In Mexico City this past summer, I got to visit the Museum of Memory and Tolerance. This museum was absolutely fascinating and one of my favorite experiences from Puebla. One of the temporary exhibits, however, has stuck with me in the past few months. The exhibit was about Mexican immigrants to the United States. Clearly, this is a very relevant topic at the moment. The exhibit showed instances of violence against immigrants in the United States, and urged the necessity and impact of compassion. With new administration, the past few months have been difficult for immigrants. This exhibit is in the back of my mind at all times when I see divisive rhetoric or hateful words. This exhibit has stuck with me for the months since I returned from Puebla, and it probably will for the rest of my life. I wish that all of America had the opportunity to visit the Museum of Memory and Tolerance and see this exhibit. It was truly eye-opening and impactful.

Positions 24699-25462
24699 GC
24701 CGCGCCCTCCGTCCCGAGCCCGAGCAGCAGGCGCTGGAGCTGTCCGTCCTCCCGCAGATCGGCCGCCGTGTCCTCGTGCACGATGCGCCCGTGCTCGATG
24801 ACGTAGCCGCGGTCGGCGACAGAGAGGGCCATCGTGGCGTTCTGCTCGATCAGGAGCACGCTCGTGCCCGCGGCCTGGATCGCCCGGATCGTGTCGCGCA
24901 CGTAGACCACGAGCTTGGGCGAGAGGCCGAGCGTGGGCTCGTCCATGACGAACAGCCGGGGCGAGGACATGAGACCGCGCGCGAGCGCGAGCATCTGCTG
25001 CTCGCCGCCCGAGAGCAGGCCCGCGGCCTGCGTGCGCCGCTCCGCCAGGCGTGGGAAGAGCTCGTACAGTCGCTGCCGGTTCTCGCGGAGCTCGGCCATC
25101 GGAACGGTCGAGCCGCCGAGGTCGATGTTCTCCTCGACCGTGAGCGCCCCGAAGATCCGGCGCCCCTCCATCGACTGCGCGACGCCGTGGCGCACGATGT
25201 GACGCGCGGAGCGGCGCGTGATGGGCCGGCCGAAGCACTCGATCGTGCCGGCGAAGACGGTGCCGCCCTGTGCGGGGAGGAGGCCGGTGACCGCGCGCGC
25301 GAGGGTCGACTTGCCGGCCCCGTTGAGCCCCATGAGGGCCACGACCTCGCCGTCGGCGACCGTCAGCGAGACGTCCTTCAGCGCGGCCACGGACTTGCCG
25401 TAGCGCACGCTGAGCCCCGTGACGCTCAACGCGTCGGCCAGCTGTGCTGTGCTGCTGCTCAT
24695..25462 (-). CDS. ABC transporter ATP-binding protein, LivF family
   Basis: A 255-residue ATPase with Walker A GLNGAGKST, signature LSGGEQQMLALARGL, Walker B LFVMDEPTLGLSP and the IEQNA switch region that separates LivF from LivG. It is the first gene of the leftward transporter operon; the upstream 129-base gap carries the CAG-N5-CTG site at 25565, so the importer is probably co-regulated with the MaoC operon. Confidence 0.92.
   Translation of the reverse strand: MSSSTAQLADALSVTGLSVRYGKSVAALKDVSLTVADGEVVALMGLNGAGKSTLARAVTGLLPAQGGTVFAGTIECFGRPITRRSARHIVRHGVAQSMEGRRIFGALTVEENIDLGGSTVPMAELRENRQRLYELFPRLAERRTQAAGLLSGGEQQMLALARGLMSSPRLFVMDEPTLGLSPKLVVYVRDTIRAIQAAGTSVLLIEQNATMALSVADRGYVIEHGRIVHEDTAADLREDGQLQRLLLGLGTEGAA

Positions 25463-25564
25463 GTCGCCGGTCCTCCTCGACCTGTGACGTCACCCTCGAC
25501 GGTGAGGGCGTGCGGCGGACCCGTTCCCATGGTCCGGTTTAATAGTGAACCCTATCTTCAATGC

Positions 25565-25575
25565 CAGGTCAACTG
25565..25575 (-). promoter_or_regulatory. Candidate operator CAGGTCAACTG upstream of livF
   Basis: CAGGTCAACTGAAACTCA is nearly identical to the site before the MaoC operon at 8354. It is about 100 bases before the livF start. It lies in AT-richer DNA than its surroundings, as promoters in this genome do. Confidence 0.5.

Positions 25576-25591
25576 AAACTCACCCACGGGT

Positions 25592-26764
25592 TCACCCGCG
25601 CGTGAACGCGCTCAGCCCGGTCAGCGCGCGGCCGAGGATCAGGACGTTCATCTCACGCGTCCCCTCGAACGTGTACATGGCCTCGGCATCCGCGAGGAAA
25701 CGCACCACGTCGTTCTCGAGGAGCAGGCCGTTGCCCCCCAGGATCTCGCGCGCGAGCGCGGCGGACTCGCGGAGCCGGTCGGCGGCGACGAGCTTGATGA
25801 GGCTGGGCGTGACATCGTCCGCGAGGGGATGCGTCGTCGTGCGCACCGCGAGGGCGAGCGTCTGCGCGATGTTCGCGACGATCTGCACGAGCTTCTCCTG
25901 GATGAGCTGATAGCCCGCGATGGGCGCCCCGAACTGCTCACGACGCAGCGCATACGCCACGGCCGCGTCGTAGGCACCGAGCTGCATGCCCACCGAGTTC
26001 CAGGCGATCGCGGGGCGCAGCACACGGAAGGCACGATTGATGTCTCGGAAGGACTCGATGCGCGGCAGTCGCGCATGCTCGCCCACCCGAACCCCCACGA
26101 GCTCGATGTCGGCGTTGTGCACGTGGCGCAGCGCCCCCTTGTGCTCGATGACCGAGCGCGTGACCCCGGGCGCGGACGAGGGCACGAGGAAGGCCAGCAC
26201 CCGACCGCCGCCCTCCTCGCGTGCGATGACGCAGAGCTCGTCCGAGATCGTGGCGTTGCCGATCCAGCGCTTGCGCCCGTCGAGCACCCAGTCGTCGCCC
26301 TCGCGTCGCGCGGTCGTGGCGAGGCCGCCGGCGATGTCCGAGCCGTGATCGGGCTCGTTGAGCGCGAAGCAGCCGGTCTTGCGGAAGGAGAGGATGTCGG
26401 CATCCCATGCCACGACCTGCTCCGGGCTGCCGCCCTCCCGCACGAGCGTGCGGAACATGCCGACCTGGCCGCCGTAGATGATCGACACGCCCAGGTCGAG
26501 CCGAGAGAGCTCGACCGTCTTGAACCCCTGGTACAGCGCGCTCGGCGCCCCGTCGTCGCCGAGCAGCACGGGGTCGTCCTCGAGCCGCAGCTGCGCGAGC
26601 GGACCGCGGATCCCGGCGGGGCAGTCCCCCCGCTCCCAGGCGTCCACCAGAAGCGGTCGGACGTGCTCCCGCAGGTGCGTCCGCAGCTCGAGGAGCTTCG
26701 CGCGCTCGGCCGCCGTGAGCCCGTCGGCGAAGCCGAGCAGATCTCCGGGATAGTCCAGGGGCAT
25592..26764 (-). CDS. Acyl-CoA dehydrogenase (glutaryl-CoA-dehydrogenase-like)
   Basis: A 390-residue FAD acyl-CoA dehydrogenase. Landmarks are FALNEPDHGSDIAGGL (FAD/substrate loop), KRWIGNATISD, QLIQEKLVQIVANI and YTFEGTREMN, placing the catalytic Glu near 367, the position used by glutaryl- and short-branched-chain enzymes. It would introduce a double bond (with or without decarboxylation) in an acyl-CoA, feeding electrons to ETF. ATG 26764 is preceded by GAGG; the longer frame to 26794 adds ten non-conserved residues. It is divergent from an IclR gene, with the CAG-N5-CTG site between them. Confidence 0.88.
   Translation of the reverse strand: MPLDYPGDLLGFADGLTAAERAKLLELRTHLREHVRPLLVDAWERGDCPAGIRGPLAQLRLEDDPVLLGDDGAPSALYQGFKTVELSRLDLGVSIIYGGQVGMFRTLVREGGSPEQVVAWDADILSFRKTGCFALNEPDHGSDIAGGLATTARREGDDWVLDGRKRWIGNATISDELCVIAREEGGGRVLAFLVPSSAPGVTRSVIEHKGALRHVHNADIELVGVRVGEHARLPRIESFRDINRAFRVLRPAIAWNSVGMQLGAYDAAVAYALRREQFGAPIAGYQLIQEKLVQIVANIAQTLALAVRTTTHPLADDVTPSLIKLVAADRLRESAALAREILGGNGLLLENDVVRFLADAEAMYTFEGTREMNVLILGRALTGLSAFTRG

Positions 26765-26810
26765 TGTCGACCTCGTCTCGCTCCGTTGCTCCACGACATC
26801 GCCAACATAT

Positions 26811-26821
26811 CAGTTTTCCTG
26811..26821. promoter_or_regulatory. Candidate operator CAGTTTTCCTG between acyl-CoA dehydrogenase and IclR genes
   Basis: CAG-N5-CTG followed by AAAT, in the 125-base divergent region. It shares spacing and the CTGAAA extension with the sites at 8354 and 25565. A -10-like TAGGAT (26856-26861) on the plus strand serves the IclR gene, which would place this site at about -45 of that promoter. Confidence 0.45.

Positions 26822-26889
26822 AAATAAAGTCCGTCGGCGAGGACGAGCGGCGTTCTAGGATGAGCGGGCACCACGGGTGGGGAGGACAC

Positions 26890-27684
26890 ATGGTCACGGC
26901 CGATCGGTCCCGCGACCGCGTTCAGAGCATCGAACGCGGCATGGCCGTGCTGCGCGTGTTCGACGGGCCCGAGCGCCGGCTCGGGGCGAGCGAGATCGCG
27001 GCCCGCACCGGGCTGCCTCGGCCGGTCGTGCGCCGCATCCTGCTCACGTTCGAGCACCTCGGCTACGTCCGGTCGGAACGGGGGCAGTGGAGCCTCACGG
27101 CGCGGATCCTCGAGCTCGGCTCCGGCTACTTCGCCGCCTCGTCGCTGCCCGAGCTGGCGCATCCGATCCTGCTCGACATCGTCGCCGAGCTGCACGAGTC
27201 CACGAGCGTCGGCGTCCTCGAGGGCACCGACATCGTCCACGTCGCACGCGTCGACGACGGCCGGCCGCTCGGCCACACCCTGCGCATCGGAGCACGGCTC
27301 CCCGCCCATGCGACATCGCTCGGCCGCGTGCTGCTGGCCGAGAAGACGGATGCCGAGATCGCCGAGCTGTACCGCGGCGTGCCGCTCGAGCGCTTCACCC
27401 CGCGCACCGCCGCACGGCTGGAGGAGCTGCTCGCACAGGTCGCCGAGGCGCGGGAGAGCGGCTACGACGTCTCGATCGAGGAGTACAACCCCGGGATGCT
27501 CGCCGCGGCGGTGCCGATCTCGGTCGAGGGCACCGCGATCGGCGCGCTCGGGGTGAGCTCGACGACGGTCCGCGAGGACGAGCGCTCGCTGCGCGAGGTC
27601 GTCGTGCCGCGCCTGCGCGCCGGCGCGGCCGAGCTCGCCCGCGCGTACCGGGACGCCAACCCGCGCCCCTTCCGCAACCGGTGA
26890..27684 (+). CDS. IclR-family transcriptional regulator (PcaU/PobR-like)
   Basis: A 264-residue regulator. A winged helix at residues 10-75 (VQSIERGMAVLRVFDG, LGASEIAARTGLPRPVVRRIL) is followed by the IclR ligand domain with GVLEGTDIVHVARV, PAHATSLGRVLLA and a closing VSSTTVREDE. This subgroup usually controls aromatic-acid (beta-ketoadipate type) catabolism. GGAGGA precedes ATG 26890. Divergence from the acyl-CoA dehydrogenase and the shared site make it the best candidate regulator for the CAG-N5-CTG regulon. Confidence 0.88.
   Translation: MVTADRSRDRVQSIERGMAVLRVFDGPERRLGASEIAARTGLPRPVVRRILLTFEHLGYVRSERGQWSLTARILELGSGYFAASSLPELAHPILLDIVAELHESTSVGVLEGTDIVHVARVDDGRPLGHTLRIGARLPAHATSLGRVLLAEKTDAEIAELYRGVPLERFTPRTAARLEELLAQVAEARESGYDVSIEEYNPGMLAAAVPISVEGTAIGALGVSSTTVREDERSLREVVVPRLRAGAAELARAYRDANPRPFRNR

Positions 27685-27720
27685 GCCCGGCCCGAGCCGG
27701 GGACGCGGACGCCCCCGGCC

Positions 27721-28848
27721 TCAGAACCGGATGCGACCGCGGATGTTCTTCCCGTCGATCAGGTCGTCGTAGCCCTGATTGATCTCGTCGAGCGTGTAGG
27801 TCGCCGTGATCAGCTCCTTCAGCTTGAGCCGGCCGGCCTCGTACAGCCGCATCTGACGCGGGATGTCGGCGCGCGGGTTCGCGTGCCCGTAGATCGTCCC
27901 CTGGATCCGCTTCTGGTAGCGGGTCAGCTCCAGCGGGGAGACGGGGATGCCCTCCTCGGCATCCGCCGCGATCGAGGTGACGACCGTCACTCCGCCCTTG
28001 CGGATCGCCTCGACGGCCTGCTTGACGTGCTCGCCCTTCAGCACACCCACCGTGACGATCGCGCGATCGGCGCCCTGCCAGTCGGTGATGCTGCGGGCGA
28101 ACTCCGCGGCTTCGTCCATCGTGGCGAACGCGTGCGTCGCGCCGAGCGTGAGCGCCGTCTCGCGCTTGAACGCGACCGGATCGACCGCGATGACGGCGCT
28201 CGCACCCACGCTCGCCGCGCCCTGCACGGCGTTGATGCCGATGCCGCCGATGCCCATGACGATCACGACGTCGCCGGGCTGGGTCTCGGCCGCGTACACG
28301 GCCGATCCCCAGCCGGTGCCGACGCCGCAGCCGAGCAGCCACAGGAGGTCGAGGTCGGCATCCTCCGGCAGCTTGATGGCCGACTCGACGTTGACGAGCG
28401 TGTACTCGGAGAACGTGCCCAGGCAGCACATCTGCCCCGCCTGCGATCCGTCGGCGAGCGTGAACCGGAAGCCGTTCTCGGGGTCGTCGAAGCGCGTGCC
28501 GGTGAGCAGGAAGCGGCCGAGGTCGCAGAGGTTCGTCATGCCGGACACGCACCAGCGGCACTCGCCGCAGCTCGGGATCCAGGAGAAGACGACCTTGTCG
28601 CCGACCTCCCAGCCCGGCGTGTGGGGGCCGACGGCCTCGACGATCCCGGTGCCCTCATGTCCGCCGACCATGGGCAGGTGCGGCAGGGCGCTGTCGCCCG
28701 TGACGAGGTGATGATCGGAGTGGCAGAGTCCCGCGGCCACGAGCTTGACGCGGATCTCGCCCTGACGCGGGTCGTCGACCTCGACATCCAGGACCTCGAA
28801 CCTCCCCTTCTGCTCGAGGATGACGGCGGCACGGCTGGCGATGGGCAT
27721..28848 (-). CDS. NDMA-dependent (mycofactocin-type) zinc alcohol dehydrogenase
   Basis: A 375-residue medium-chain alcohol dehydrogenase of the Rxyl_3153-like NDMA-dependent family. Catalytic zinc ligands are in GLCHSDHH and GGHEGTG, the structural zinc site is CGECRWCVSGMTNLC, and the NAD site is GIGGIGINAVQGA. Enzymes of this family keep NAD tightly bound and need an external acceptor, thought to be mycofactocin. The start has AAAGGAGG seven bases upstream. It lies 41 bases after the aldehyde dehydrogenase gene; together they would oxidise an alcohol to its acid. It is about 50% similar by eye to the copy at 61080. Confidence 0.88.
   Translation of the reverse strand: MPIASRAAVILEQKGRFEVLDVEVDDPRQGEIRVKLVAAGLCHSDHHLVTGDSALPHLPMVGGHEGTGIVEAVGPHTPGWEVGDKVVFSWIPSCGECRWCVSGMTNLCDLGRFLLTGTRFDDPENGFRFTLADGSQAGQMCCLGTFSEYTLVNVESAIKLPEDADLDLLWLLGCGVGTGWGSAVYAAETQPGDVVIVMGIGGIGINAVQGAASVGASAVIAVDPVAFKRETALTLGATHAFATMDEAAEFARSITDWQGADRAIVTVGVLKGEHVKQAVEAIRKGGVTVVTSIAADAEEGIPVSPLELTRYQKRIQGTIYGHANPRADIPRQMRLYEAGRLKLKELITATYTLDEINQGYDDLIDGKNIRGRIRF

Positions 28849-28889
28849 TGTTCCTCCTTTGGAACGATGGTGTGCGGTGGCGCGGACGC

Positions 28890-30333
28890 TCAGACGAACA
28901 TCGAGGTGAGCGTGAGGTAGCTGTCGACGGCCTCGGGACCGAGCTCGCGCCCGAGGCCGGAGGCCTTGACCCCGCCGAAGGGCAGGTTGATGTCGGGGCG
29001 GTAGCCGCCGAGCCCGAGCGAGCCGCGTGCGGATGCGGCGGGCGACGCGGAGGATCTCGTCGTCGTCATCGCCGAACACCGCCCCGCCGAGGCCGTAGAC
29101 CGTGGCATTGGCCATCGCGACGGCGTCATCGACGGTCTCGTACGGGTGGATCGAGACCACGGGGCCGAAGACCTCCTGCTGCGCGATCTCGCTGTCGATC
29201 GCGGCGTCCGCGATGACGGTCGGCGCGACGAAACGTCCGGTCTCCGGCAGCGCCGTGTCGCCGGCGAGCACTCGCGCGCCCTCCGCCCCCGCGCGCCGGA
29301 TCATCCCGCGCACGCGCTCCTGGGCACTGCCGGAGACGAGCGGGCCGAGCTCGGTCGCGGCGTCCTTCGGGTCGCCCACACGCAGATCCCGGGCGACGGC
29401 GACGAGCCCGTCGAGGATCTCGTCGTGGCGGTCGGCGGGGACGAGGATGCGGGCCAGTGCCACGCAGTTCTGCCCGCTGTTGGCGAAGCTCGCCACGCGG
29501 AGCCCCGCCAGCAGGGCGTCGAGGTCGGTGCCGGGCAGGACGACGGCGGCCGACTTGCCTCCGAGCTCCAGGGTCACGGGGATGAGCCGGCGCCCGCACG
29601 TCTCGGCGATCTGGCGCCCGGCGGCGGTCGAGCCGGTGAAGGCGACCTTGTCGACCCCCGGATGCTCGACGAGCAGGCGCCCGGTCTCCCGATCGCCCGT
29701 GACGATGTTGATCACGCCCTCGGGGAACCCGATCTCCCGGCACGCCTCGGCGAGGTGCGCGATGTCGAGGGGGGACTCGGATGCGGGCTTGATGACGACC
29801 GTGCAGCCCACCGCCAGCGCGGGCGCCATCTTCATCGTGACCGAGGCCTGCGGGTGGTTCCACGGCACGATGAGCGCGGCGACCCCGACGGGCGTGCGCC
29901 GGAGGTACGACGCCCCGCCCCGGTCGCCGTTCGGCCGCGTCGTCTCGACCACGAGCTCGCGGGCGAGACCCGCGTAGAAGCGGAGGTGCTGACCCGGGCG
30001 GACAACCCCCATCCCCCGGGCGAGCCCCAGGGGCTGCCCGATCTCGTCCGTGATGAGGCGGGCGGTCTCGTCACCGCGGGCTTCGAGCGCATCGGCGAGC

I recently watched a movie, in Spanish, called “La Lengua de las Mariposas,” or The Language of the Butterflies. I really enjoyed this movie, so I thought that I would take a moment and reflect on it. The movie focuses on the life of a young boy, Moncho. The boy is living in a particularly challenging time – the Spanish Civil War has just begun. The movie is a coming of age film that focuses on the boy “finding himself” in a difficult time. Moncho has a teacher in school who he builds a relationship with. The teacher has untraditional views and Moncho can pick up on that. The boy is in a challenging place and is wondering about the future of his family and country. The boy is developing his ideas, beliefs, and thoughts as the movie continues. This movie made me think about how the 2016 election affected children. I actually wrote a paper for my Spanish class about this topic. Researching and writing this paper, especially in Spanish, was a breath of fresh air among all of my business coursework. It made me want to take more political, globally-minded courses.